11/27/2015 10:45 EST | Updated 11/27/2016 05:12 EST

MV Sun Sea Ruling From Supreme Court Defines People Smuggling

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OTTAWA — The Supreme Court of Canada says people who helped migrants enter Canada improperly by steering a ship, acting as a lookout or cooking meals cannot automatically be branded as human smugglers.

In a unanimous judgment Friday, the court ruled in favour of several Tamils who arrived in British Columbia in 2010 aboard the MV Sun Sea, a rickety boat carrying 492 passengers.

While on the ship, they helped out by performing routine tasks.

The court says they are entitled to new refugee hearings after initially being declared inadmissible to Canada for engaging in people smuggling.

They can escape being barred from Canada under the relevant provision of the Immigration and Refugee Protection Act "if they merely aided in the illegal entry of other refugees or asylum-seekers in the course of their collective flight to safety," the Supreme Court said.

In a second unanimous ruling, the court ordered new trials for four individuals who were criminally charged with people smuggling after arriving off the coast of Vancouver in 2009 aboard the MV Ocean Lady, which carried 76 Tamil migrants.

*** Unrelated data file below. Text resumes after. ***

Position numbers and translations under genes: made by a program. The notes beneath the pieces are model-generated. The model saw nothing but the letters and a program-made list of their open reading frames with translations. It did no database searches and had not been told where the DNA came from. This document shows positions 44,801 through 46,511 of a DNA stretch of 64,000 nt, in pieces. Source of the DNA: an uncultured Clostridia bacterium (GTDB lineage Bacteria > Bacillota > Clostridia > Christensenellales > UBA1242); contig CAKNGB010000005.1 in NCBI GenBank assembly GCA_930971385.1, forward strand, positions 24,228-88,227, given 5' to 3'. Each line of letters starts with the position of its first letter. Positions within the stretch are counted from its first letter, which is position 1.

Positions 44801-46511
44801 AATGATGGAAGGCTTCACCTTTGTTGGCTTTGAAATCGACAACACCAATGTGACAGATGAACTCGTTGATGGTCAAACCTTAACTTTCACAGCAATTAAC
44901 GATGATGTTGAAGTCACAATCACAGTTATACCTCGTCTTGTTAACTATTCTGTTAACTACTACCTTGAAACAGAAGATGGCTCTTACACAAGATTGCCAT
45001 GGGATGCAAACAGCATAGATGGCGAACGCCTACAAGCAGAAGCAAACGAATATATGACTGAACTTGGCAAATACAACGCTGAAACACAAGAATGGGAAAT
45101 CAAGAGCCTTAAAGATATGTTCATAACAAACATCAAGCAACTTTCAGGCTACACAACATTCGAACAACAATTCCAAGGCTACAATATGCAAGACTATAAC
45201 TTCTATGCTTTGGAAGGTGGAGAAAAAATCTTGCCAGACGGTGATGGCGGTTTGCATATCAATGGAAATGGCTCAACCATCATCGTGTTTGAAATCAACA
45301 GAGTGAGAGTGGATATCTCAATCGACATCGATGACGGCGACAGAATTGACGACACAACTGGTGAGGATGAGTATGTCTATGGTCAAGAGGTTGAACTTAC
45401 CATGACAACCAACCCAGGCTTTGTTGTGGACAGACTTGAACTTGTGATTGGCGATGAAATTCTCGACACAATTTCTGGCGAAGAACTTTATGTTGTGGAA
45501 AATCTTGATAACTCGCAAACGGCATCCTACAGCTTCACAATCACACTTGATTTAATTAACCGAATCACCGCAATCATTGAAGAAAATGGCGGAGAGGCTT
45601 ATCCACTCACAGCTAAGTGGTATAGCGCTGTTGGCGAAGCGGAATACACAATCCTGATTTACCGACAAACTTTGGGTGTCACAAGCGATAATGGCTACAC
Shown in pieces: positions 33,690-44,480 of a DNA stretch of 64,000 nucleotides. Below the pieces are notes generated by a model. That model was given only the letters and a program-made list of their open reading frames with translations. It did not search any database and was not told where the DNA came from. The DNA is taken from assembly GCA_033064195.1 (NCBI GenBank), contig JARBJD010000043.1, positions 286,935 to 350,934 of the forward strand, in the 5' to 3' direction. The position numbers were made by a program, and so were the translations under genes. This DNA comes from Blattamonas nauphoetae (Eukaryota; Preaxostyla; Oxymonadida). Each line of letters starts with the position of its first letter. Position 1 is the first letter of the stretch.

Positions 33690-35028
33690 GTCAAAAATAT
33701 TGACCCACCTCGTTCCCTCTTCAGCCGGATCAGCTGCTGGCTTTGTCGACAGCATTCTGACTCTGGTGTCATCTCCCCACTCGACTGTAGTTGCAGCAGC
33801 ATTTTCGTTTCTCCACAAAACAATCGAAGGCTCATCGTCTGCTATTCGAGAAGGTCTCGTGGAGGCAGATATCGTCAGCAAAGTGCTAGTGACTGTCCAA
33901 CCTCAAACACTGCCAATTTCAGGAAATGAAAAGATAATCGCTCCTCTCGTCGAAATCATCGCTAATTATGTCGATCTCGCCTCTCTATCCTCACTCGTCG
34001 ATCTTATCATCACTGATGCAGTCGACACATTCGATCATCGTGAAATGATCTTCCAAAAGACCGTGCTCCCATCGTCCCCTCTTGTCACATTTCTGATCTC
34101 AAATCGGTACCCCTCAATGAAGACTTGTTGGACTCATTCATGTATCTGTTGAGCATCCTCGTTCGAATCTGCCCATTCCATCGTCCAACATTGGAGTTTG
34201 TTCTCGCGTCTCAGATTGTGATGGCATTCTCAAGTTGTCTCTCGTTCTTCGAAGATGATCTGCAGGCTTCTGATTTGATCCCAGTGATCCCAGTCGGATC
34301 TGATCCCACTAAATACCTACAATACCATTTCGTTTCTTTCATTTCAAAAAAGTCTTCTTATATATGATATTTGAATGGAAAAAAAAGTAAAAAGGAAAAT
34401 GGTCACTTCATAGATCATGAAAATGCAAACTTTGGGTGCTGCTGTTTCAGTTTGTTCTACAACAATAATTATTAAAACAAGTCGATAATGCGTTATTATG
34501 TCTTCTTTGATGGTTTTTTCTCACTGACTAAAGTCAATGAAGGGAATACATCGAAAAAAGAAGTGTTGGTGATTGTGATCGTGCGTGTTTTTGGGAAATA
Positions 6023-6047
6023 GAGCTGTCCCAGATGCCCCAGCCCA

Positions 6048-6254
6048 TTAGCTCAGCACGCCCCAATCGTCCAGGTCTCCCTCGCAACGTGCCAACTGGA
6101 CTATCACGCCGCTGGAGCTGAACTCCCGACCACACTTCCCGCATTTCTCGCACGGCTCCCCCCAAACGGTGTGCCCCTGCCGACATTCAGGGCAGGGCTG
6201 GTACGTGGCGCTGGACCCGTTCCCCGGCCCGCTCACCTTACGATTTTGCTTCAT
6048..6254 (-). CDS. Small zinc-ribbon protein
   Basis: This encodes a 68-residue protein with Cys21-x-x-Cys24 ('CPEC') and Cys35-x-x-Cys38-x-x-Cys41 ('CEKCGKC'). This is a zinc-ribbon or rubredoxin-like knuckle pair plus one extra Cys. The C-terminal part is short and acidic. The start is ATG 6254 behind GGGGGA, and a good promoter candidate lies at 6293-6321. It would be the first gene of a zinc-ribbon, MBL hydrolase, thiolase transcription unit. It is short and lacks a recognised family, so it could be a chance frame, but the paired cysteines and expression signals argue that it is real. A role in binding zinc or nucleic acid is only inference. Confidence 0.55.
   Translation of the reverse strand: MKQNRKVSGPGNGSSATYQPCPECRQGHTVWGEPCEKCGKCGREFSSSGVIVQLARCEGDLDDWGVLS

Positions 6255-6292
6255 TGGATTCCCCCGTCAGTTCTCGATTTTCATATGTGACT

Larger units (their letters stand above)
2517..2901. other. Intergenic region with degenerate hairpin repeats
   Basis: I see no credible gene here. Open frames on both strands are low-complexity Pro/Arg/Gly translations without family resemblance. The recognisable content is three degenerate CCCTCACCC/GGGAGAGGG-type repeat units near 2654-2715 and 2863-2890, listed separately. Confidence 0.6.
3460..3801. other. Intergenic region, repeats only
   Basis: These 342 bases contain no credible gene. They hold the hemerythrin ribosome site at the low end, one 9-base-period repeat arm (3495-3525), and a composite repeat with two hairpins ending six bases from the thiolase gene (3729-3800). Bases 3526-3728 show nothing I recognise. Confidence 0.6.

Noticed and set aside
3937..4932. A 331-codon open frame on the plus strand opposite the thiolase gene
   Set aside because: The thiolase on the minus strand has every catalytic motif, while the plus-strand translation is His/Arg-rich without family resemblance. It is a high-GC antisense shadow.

mv ocean lady

The MV Ocean Lady was seized and towed into a port in Victoria, B.C. by the Navy on Oct. 17, 2009.

The Crown had alleged the four, who were on board the ship, had organized the voyage and served as the captain and chief crew members.

The Supreme Court said the provision of the Immigration and Refugee Protection Act under which they were charged was unconstitutional and overly broad.

The Crown's interpretation of the provision would mean "a father offering a blanket to a shivering child, or friends sharing food aboard a migrant vessel, could be subject to prosecution," the judgment said.

The justices found that incompatible with the refugee-protection goals of the federal immigration law.

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